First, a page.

- Multiple-Read, Single-Write RAMs
- Flip-Flop RAMs
- Multipumped Multi-Port RAMs
- Banked Multi-Port RAMs
- Live Value Table Multi-Port RAMs
- XOR-Based Multi-Port RAMs
- A XOR-Based Multi-Port RAM Implementation
- Which Type to Use?
On-chip memories are one of the key ingredients of digital design.
In an ASIC design environment, you are typically offered a library of various configurations: single read/write port, single read/single write ports, sometimes dual read/write ports.
Once you go beyond that, you enter the realm of custom RAMs: whatever you need gets hand crafted by your RAM design team. An expensive proposition, so you better have a really good reason to need one!
It’s unusual to have a conceptual RAM like the one below readily available: one with 2 independent write ports and 2 independent read ports.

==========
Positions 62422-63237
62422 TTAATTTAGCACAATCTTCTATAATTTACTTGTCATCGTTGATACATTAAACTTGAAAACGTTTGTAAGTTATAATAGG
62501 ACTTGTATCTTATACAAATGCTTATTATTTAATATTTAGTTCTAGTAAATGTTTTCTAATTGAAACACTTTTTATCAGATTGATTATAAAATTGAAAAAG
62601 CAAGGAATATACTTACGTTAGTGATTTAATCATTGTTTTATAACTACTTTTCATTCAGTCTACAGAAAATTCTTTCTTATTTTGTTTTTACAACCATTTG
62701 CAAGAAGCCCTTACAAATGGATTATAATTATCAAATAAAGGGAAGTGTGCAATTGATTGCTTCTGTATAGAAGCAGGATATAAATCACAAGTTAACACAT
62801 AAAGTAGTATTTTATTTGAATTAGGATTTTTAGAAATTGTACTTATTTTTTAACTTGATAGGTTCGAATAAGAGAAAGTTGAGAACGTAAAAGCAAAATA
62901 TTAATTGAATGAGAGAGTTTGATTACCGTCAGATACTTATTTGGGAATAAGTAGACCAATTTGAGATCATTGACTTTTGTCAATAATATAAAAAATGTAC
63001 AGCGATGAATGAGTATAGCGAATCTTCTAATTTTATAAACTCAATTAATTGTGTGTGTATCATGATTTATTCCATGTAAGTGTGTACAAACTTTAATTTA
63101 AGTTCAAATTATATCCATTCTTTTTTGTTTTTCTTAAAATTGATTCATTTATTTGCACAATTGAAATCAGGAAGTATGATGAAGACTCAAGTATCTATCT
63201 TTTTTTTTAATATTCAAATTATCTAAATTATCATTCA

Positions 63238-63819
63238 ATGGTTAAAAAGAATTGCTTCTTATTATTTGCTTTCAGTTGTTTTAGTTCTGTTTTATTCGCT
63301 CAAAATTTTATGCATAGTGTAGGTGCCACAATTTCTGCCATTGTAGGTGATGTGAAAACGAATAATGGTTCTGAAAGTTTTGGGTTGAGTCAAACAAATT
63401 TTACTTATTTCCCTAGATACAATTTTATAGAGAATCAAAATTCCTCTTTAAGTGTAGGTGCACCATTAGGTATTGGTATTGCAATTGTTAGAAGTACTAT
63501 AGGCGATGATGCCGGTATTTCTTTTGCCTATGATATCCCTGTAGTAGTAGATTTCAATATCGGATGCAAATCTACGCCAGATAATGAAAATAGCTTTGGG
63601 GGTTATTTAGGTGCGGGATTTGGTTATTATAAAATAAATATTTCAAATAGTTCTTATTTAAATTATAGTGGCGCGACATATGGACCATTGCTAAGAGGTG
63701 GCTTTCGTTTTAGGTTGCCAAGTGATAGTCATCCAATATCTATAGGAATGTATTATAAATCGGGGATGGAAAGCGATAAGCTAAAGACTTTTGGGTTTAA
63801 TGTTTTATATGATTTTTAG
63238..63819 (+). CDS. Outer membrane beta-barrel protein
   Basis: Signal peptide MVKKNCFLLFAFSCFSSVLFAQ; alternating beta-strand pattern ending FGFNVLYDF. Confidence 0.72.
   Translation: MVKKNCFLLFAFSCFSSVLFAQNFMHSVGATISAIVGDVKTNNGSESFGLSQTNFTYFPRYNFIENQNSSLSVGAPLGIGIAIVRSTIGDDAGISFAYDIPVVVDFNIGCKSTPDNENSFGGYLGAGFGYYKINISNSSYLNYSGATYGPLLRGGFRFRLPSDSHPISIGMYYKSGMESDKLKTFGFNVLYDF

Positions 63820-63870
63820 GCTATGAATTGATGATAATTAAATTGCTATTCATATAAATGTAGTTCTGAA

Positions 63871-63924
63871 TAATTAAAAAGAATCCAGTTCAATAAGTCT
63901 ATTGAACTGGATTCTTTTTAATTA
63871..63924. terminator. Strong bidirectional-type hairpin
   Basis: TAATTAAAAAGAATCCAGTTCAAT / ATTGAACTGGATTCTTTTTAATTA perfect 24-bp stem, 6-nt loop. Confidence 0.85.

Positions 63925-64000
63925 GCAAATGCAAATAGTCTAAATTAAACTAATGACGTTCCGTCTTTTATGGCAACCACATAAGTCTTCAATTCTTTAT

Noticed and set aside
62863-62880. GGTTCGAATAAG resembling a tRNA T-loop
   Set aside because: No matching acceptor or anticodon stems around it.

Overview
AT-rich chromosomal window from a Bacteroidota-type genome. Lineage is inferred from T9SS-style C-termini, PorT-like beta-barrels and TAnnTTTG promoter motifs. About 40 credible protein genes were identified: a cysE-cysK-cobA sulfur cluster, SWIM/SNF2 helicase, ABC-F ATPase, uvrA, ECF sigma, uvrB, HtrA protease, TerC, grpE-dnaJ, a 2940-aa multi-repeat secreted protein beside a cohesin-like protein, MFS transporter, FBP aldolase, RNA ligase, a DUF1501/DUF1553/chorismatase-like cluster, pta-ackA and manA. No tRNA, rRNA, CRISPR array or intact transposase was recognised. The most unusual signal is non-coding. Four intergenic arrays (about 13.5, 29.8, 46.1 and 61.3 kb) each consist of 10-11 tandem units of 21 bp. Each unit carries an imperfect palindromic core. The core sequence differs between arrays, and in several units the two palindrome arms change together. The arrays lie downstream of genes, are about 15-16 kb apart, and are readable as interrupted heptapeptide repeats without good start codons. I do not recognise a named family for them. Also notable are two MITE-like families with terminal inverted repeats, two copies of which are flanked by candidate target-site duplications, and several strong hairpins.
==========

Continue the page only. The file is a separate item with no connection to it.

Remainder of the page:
In FPGA land, things are even more limited: you get to use what the FPGA provides and that is that.
If we ignore RAMs that are constructed out of repurposed LUTs and registers, most FPGAs have so-called block RAMs (BRAMs) that have at least a single read and a single, separate, write port. FPGAs from Intel and Xilinx usually have 2 full read/write ports, but the Lattice iCE40 family, popular in the open source world, only has one read and one write port.
Unfortunately, not all design problems can map to the standard BRAMs of the FPGA of your choice.
The register file of a simple CPU will almost certainly require at least 2 read ports and 1 write port, a number that increases for multiple issue CPU architectures. And all those ports need to be serviced at the same time.